Tuesday, August 12, 2014

Depression: It's Not What It Looks Like

A few weeks ago a colleague of mine in the professional ministry ended her life.  Yesterday morning Robin Williams apparently committed suicide.  Here are some things they have in common:

  • Both were relatively young;
  • Both were relatively healthy (physically speaking);
  • They both had careers that were meaningful;
  • They were both highly successful in their careers (meaning that others respected and appreciated their work and they knew this);
  • They each had families and friends who loved them;
  • They both presented themselves to the world as people who "had a lot to live for" and who genuinely appreciated life -- theirs in particular and "life" abstractly;
  • They both struggled with depression but had help;
  • They both committed suicide.

In the wake of William's death a lot of people are writing a lot of things about depression.  Some are very helpful; some are not.  The former are generally written by people who have (or have had) their own first-hand experience(s) with depression.  It's hard for anyone who hasn't to really understand it.  (It can be hard for those of us who have to understand it, too!)

One of the things I read today was this piece, "21 Things Nobody Tells You About Depression," by Alexis Nedd.  (And as with any good blog post there are links within that are worth following.)  I encourage people to read it, and anything else that attempts to tell it like it is.

It's funny, though.  If you do a Google image search on the word "depression" what comes up is a whole lot of pictures of people with their head in their hands, sitting in near darkness, alone, knees up, or literally up against a wall (like this one to the right). Lots of black and white.  Lots of use of shadow.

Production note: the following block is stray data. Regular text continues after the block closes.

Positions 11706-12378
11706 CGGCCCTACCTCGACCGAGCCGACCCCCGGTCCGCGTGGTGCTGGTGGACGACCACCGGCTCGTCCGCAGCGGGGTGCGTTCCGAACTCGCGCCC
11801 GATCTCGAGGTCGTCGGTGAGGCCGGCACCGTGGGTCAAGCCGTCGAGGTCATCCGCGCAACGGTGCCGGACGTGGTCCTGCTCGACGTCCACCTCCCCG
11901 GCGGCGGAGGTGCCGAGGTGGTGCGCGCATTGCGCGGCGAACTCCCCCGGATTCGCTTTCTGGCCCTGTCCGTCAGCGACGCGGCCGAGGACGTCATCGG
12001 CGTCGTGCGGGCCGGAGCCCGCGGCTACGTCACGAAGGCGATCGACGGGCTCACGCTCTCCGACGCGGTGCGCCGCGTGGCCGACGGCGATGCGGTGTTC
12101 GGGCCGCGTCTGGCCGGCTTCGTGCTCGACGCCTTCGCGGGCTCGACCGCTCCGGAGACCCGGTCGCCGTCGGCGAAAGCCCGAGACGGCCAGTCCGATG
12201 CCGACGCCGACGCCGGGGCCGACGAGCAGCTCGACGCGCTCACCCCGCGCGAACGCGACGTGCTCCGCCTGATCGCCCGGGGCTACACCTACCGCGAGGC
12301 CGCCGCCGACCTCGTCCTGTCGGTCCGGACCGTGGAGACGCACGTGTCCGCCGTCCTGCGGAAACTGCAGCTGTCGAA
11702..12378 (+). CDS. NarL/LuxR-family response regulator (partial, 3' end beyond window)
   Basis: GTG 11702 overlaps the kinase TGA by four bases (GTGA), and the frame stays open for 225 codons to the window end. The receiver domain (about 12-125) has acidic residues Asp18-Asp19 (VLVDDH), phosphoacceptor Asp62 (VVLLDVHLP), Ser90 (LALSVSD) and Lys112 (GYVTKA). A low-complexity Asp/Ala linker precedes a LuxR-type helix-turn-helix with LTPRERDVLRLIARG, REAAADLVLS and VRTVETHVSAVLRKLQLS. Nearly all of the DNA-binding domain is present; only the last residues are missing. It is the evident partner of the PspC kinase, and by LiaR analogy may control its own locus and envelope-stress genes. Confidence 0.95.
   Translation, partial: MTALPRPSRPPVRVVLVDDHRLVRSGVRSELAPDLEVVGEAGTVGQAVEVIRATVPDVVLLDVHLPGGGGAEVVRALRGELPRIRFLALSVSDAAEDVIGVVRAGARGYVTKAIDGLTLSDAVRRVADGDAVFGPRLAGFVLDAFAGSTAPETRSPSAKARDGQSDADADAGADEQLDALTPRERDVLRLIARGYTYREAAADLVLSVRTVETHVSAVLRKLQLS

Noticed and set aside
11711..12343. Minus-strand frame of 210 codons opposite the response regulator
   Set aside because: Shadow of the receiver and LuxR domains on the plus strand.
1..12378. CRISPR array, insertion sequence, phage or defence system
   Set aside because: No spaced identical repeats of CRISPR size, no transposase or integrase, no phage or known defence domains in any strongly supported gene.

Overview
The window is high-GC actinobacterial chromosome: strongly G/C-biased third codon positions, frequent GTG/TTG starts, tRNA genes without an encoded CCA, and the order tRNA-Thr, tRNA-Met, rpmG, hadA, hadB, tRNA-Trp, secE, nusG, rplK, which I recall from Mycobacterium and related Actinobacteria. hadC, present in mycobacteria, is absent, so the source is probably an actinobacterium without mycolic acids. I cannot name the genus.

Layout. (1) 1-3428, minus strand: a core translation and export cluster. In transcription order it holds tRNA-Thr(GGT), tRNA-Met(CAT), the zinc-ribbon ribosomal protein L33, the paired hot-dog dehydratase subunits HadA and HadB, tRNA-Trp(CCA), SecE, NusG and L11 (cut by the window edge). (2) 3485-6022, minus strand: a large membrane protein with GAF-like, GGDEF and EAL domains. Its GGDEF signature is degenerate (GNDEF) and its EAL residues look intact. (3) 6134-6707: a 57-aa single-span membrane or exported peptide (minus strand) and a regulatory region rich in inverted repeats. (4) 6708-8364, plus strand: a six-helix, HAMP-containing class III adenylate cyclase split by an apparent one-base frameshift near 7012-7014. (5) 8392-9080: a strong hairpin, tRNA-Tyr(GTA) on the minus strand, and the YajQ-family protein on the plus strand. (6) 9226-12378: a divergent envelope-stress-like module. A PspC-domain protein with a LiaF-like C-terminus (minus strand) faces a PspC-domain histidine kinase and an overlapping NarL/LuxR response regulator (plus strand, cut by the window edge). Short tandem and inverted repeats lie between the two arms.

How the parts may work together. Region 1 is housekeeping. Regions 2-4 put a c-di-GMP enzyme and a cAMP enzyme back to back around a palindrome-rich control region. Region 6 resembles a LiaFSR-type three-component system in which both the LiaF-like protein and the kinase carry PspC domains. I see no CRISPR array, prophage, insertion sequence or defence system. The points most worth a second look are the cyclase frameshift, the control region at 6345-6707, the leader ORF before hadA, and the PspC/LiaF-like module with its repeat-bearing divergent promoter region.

What you don't see too often is ... well ... someone like Robin Williams.  You don't see someone full of energy, full of life.  We don't depict depression with a picture of someone heartily laughing, or making others laugh.  We don't show it with images of people going about their lives, being successful, doing meaningful things and doing them well.

And that can make it hard for folks to recognize -- even to believe -- that the people they know are "really" suffering.  It can make it hard for people to acknowledge the real struggle depressed people may be having even when they're looking like everything's fine.  This can also make it hard for people wrestling with depression to ask for help -- we don't want to disappoint people's positive perceptions of us, and we understand that it can be hard for people to believe.  It can also deepen our negative feelings about ourselves and our sense of hopelessness -- "My God," we might say, "everybody else thinks I have a great life, everybody else thinks I'm a great person, there must be something really wrong with me that I feel so awful!"

Depression can be, of course, mind and body numbing.  It can crush you deep into the couch with a blanket on top of you and a marathon of Law and Order: SVU in front of you.  But it can also be the constant companion who is just underneath the surface of an otherwise normal-looking life.